A HUGE post-coronavirus shake up of the NHS is set to take place, the Queen has revealed today.
The plan will consist of more funding for the NHS as well as the continuation of the vaccination programme.
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Speaking this morning during her first official ceremony since Prince Philip's funeral, Her Majesty said issues such as obesity, and treatments for new diseases would be tackled.
The 95-year-old Monarch said that the government's priority would be to deliver a national recovery from the pandemic that makes the UK "stronger, healthier and more prosperous than before".
Changes to the NHS will include more power at a local level, meaning that Trusts will be accountable for their own systems – a plan which should allow experts to give patients' the best possible treatment.
The coronavirus pandemic in the UK has been responsible for over 127,000 deaths, and in total there have been over 4.4 million cases of the virus in the UK.
Vaccines have been being rolled out since December, with three now being dosed out to Brits.
So far over 35.4 million Brits have had a first dose of either a Oxford/AstraZeneca, Pfizer/BioNTech or Moderna jab – with 17.8 million now also having had a second.
During her speech today, Her Majesty highlighted the importance of the vaccine campaign and the need for further funding to the NHS.
She said: "To achieve this, my Government will level up opportunities across all parts of the United Kingdom, supporting jobs, businesses and economic growth and addressing the impact of the pandemic on public services.
"My Government will protect the health of the nation, continuing the vaccination programme and providing additional funding to support the NHS.
"My Ministers will bring forward legislation to empower the NHS to innovate and embrace technology."
Plans confirmed in the speech include:
- A new online harms bill to keep kids safe online and slam Facebook and Google if they break the rules
- Extra cash for the army
- Fresh plans for a post-Covid crackdown on obesity
- Extra help to buy homes with a planning bill to rip up red tape and ground rents to be banned for new homes
- Lifetime deposits for renters moving home
- Protecting animals' feelings in law – with proposals to force cats to get microchipped and new legislation to meet eco goals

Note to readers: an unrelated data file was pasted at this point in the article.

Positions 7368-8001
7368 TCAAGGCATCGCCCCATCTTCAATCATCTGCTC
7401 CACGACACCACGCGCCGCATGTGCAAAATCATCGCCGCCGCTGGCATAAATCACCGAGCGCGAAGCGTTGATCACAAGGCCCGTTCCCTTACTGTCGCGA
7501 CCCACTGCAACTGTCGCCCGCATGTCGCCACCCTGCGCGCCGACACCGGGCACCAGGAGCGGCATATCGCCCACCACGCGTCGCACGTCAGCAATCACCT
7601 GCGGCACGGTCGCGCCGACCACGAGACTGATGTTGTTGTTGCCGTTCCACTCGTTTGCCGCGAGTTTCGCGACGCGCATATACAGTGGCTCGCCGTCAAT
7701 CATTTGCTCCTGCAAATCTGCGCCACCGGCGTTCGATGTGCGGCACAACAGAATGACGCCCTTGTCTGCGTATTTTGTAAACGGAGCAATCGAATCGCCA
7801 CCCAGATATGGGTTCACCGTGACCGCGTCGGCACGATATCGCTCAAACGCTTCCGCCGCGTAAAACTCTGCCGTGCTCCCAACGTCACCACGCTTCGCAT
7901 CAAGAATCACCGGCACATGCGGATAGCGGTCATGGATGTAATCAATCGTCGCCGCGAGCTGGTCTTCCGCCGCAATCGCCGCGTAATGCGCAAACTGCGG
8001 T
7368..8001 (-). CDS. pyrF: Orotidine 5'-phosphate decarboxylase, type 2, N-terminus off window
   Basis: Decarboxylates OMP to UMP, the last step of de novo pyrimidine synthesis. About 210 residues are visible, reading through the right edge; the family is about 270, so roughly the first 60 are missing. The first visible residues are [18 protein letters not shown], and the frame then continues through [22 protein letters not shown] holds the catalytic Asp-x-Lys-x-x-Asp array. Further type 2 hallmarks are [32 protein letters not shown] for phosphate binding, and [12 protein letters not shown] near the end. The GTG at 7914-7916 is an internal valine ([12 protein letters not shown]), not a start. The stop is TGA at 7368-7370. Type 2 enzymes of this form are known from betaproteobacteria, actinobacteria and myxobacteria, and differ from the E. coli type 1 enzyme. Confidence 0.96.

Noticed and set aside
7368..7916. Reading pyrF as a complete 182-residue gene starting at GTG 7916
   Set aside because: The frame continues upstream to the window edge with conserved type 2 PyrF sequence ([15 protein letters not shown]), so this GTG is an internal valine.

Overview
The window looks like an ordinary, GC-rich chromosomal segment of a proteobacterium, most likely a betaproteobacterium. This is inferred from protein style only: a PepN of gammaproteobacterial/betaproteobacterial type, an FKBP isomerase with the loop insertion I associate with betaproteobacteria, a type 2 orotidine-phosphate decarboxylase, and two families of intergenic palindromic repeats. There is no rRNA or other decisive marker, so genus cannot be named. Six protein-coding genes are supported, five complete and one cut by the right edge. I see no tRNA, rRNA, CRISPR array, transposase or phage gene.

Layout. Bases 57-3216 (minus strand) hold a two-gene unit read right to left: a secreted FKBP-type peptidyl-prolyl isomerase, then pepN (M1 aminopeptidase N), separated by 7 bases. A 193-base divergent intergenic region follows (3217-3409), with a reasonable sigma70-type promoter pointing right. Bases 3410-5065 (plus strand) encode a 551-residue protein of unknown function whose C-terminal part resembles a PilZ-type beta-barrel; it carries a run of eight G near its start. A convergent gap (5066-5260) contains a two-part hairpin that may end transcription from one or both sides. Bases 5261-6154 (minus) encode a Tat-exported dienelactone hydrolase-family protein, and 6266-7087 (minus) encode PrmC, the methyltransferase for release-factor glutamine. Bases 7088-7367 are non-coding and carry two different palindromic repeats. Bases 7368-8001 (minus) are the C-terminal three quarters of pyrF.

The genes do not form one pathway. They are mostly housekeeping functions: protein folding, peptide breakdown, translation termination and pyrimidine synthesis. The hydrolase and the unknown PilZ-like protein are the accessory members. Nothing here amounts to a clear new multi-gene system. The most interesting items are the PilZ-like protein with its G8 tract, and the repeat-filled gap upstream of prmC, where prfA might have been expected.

- Ripping up the Fixed Term Parliaments Act so the PM of the day can call an election when they want
- Fresh plans for voters to take ID to the polls in future
- Levelling up and extra skills for the North – with new plans for lifetime loans
- Immigration laws to stop people crossing the channel in small boats
- New measures to crack down on foreign spies
The Monarch stated that patients will also receive more tailored and preventative care, closer to home with the use of the Health and Care Bill.
Her Majesty said: "Measures will be brought forward to support the health and wellbeing of the nation, including to tackle obesity and improve mental health.
"Proposals on social care reform will be brought forward.
"My Government will build on the success of the vaccination programme to lead the world in life sciences, pioneering new treatments against diseases like cancer and securing jobs and investment across the country."
The main benefits of the new Bill will include delivering proposals put forward for the NHS Long Term Plan.
Illnesses such as cancer and cardiovascular disease are both top priorities of the plan.
Other health concerns such as maternity and neonatal health, and mental health are also at the forefront of the plan.
For example, the plan for cancer treatment includes a package of measures to extend screening and overhaul diagnostic services with the aim of diagnosing 75 per cent of cancers at stages one or two by 2028.
During the coronavirus pandemic many vital treatments or appointments were pushed back so that medics could deal with the pandemic.
It was reported last month that a record 4.7 million people are now waiting for an NHS operation as the Covid crisis fuels delays.
Official data shows 387,885 patients have been languishing longer than 12 months for non-urgent treatment.
There are now 240 times more people facing long delays compared to a year earlier – when just 1,613 had been stuck on the lists for more than 52 weeks.
Year-long waits for elective procedures – such as hip and knee surgery – are now at their worst level since 2007.
NHS England said almost two million operations took place despite the winter peak.
As of February 2021, the waiting list for referral to treatment in England was 4,698,348 and the number of people waiting over 52 weeks was 387,885, the NHS has said.
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